Recently, a new study led by the associate professor at the Norwegian University of Science and Technology in Trondheim, Denis Kainov, shows that the novel coronavirus infection may be treated via re-purposing existing anti-viral medication.
Till now, the World Health Organization has confirmed eighty thousand cases of the coronavirus infection around the world. In addition, over three thousand people have lost their lives to the health condition.
Regardless of the efforts and restrictions imposed by various governments around the world ranging from Western countries to Asian, the cases of the infection seem to increase day by day.
The Centre for Disease Control and Prevention has also just announced that the US must prepare for a potential coronavirus outbreak in local communities.
Though healthy people may be able to fight the virus due to strong immune systems, people with particular health conditions including heart disease, hypertension, diabetes, and older adults are still at high risk of mortality due to coronavirus.
Therefore, there is a a big need for developing vaccination as well as a potential treatment plan for coronavirus infection as soon as possible.
The new research, whose findings appear in the International Journal of Infectious Diseases, suggests that the infection can be controlled using existent broad spectrum antiviral drugs.
More specifically, a team of European-based scientists led by Kainov looked at and reviewed the well-known, safe anti-viral agents.
These one hundred and nineteen agents are also called broad-spectrum antiviral agents (BSAAs) and have the ability to kill viruses that belong to two or more families.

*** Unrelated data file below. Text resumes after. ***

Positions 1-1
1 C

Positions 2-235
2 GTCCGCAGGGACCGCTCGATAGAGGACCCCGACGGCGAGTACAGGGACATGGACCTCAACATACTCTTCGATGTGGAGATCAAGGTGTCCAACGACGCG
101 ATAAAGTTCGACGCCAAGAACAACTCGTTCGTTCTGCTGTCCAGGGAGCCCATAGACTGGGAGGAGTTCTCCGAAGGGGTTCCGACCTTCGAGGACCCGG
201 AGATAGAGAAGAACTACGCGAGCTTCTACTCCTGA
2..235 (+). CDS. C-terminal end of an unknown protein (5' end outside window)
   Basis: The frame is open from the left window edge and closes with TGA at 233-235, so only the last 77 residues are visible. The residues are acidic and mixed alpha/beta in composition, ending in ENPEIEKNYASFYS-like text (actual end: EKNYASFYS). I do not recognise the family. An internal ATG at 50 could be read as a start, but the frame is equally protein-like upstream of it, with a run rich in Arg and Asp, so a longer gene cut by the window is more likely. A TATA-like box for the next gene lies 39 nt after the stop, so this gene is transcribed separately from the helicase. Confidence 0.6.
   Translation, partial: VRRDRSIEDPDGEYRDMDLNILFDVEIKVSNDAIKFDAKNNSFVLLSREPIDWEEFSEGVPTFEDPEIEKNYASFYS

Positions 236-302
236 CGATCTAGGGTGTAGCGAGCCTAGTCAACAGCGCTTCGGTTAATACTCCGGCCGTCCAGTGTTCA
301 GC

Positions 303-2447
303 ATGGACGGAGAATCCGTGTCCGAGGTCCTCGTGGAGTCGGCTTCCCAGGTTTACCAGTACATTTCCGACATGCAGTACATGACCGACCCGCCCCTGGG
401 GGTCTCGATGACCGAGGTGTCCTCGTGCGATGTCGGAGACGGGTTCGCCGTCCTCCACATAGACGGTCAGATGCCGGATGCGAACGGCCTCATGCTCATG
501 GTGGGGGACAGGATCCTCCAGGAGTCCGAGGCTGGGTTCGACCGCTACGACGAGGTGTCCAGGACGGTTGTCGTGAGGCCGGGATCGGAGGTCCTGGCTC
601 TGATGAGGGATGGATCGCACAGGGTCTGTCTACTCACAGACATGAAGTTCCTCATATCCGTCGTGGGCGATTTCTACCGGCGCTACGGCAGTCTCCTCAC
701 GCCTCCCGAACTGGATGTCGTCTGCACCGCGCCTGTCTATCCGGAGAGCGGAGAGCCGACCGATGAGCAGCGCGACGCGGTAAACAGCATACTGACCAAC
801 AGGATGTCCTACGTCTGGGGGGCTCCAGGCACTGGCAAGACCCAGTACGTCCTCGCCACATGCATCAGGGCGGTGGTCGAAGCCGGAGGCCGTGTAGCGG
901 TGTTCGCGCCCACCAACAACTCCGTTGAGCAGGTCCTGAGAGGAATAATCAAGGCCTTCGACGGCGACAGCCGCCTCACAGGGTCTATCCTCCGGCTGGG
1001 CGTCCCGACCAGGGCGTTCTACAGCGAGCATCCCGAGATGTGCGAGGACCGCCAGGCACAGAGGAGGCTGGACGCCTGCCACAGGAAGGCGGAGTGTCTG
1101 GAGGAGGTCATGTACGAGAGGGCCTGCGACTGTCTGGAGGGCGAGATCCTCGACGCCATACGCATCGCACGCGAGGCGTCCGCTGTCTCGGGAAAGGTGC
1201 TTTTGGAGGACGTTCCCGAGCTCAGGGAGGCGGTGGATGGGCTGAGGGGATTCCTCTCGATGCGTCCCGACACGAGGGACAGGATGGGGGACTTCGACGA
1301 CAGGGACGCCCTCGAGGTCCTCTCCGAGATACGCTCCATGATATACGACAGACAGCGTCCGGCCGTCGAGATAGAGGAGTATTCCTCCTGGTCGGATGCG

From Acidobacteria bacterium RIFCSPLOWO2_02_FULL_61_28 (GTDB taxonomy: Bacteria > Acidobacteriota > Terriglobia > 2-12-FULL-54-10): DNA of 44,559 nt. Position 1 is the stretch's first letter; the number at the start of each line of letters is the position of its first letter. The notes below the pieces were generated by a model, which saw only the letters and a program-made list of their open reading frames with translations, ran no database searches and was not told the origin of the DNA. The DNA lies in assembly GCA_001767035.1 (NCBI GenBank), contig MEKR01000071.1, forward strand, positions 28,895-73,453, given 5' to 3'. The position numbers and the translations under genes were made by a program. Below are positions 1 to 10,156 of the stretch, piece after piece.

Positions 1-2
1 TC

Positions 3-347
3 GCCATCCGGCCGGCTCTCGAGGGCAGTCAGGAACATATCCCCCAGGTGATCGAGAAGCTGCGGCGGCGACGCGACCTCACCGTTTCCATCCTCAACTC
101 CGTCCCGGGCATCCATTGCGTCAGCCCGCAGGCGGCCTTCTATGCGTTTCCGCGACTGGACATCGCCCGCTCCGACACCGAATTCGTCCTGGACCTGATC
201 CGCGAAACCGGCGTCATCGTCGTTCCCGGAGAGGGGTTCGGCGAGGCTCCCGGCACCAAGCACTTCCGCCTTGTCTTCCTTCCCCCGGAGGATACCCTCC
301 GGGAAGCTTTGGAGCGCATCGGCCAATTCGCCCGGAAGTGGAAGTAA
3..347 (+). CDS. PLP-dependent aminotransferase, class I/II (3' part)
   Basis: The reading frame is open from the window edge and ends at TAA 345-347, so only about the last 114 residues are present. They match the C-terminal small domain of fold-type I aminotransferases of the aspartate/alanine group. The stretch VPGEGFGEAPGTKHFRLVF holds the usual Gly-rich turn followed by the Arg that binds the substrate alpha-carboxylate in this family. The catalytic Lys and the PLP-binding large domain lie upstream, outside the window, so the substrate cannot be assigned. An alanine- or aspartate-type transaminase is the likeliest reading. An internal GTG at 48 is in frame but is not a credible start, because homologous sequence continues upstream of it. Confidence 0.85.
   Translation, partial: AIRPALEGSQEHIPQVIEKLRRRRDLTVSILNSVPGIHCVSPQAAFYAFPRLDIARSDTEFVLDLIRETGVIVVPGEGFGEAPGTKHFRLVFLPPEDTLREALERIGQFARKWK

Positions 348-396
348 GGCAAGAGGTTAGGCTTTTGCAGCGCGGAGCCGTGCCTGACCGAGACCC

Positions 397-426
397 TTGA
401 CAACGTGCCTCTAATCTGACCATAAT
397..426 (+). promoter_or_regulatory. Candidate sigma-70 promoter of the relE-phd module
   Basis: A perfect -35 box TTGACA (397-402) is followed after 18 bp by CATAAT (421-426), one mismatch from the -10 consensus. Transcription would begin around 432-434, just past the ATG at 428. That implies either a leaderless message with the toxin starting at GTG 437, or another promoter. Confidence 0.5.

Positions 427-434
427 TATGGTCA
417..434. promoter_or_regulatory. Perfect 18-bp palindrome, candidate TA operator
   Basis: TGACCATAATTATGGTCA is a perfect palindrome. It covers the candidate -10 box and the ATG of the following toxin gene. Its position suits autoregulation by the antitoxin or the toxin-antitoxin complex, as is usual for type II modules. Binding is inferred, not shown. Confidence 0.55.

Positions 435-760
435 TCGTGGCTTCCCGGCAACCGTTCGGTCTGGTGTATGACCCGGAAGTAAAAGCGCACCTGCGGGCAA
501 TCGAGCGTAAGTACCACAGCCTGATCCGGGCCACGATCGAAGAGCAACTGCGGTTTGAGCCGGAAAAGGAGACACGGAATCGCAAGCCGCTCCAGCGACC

The introduction of broad-spectrum antiviral agents was the first step towards developing medication that can help with infections caused by multiple viruses.
Since different viruses use the same pathways and host factors to multiply and spread, a single medication can help in controlling several viruses. The researchers explain in the paper that such drugs may also be effective in controlling coronavirus infection.
For this purpose, re-purposing the drugs may be the best option availiable in comparison with developing new ones.
The researchers explain in the paper in the words ” “chemical synthesis steps, manufacturing processes, reliable safety, and pharmacokinetic properties in [animal models] and early clinical developmental phases (phase 0, I, and IIa) are already available,”
They add that “Drug repurposing is a strategy for generating additional value from an existing drug by targeting diseases other than that for which it was originally intended.”
Consequently, doing so will have a “a substantially higher probability of success to market” as well as “a significantly reduced cost and timeline to clinical availability” which are two major requirements in controlling the coronavirus epidemic.
Till now, the team has succesfully named one hundred and nineteen antiviral agents for the treatment of coronavirus infection including teicoplanin, dalbavancin, emetine, oritavancin, monensin.
The most effective ones, which were also seen to inhibit coronavirus in vitro are remdesivir and chloroquine. Further investigations into the effectiveness of these antiviral agents and even some antibiotics have now begun.
The team summarized the conclusion of the study in the form of an open access database which contains all fundamental knowledge on coronavirus infection up till now.
In the final words, the researchers also stated that “In the future, BSAAs will have global impact by decreasing morbidity and mortality from viral and other diseases, maximizing the number of healthy life years, improving the quality of life [for people with the virus], and decreasing the costs of patient care.”